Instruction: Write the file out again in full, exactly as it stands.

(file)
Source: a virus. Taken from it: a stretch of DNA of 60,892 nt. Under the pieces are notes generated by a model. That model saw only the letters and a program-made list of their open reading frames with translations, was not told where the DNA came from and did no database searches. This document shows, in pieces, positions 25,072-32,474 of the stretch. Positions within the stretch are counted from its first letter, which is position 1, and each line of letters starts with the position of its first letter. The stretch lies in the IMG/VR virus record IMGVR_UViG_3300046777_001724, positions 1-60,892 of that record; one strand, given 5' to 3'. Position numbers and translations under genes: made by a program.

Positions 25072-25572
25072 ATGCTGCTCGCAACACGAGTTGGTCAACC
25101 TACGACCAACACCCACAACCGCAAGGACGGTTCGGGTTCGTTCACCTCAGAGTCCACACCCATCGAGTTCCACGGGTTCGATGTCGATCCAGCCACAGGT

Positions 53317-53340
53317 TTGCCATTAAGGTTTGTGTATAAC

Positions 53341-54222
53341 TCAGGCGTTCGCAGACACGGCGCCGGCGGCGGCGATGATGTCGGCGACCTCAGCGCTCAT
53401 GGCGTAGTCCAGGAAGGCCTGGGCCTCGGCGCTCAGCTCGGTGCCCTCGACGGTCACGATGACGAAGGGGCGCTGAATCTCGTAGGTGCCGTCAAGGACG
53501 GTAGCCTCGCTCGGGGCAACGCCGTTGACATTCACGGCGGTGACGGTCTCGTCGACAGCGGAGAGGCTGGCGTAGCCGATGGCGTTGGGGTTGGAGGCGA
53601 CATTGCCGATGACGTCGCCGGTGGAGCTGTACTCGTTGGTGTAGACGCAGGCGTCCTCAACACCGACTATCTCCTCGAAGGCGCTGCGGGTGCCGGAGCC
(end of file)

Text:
Source: a virus. Taken from it: a stretch of DNA of 60,892 nt. Under the pieces are notes generated by a model. That model saw only the letters and a program-made list of their open reading frames with translations, was not told where the DNA came from and did no database searches. This document shows, in pieces, positions 25,072-32,474 of the stretch. Positions within the stretch are counted from its first letter, which is position 1, and each line of letters starts with the position of its first letter. The stretch lies in the IMG/VR virus record IMGVR_UViG_3300046777_001724, positions 1-60,892 of that record; one strand, given 5' to 3'. Position numbers and translations under genes: made by a program.

Positions 25072-25572
25072 ATGCTGCTCGCAACACGAGTTGGTCAACC
25101 TACGACCAACACCCACAACCGCAAGGACGGTTCGGGTTCGTTCACCTCAGAGTCCACACCCATCGAGTTCCACGGGTTCGATGTCGATCCAGCCACAGGT

Positions 53317-53340
53317 TTGCCATTAAGGTTTGTGTATAAC

Positions 53341-54222
53341 TCAGGCGTTCGCAGACACGGCGCCGGCGGCGGCGATGATGTCGGCGACCTCAGCGCTCAT
53401 GGCGTAGTCCAGGAAGGCCTGGGCCTCGGCGCTCAGCTCGGTGCCCTCGACGGTCACGATGACGAAGGGGCGCTGAATCTCGTAGGTGCCGTCAAGGACG
53501 GTAGCCTCGCTCGGGGCAACGCCGTTGACATTCACGGCGGTGACGGTCTCGTCGACAGCGGAGAGGCTGGCGTAGCCGATGGCGTTGGGGTTGGAGGCGA
53601 CATTGCCGATGACGTCGCCGGTGGAGCTGTACTCGTTGGTGTAGACGCAGGCGTCCTCAACACCGACTATCTCCTCGAAGGCGCTGCGGGTGCCGGAGCC